The Livelihood Resilience project evolved around the hypothesis that better integrated management can improve the livelihoods of poor farming communities and increase the environmental integrity and water productivity of upstream watersheds in dry areas. This hypothesis was tested by researchers from different Iranian research and executive organizations and farming communities in two benchmark research watersheds in upper Karkheh River Basin in Iran, under the guidance of the ICARDA scientists. Participatory technology development, water, soil, erosion, land degradation and vegetation assessments, livelihood, gender and policy analyses, and integrated workshops delivered a set of principles for watershed management in dry areas.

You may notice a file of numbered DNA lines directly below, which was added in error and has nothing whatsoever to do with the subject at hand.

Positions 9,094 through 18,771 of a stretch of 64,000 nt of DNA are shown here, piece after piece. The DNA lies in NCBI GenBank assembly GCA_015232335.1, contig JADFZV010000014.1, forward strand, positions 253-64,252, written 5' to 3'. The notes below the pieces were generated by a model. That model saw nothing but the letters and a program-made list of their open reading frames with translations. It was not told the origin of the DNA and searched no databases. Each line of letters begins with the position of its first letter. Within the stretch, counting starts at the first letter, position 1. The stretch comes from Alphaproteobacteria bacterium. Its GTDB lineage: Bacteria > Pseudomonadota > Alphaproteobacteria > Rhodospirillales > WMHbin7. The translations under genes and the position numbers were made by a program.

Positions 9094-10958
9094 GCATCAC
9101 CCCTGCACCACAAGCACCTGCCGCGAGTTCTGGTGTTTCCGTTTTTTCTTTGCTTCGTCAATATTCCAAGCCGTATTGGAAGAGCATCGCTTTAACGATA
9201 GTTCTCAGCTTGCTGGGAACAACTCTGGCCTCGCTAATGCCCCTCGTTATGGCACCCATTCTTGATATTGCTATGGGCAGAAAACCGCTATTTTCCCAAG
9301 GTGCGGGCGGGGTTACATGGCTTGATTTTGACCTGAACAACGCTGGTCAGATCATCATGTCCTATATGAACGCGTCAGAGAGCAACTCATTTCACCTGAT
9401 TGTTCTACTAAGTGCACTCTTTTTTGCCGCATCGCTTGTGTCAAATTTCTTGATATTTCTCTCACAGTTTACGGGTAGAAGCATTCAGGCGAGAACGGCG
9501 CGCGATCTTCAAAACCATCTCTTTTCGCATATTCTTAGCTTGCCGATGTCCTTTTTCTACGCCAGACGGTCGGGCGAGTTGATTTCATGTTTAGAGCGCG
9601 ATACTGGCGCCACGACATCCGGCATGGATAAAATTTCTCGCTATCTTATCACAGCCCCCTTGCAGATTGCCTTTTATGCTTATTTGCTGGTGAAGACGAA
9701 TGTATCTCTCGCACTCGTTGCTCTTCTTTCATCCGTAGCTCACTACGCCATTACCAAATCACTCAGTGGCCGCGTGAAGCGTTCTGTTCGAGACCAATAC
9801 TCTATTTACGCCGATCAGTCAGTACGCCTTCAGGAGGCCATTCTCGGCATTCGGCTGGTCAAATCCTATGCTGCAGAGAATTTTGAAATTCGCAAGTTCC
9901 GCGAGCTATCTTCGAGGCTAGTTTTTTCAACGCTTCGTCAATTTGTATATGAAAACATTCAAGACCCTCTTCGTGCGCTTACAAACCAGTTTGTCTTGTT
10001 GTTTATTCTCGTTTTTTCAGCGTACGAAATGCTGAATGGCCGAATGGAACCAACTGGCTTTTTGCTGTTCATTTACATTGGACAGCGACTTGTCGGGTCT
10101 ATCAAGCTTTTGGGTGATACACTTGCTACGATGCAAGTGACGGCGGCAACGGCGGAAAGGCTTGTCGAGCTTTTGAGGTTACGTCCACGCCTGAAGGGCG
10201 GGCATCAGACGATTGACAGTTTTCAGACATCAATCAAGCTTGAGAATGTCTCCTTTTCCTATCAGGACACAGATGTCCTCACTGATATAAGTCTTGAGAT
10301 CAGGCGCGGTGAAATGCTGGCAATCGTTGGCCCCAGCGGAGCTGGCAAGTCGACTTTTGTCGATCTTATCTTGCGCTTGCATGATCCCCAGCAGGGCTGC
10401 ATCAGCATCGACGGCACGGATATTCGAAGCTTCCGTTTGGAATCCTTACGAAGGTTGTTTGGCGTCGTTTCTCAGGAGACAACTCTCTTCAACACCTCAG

Anthofer, J.; Aw-Hassan, A.; Bruggeman, A.; Effati, M.; Ghaffari, A.; Ghafouri, M.; Kalaei, A.; Martini, M.; Milani, P.; Mirghasemi, S.A.; Moosavi, S.B.; Norouzi Banis, Y.; Pala, M.; de Pauw, E.; Porhemmat, J.; Rafati, M.; Sabaghpour, S.H.; Shahmoradi, S.; Siadat, H.; Turkelboom, F.; Zad, M. PN24 Final Report. Strengthening Livelihood Resilience in Upper Catchments of Dry Areas by Integrated Natural Resources Management. The CGIAR Challenge Program on Water and Food, Colombo, Sri Lanka (2010) 75 pp.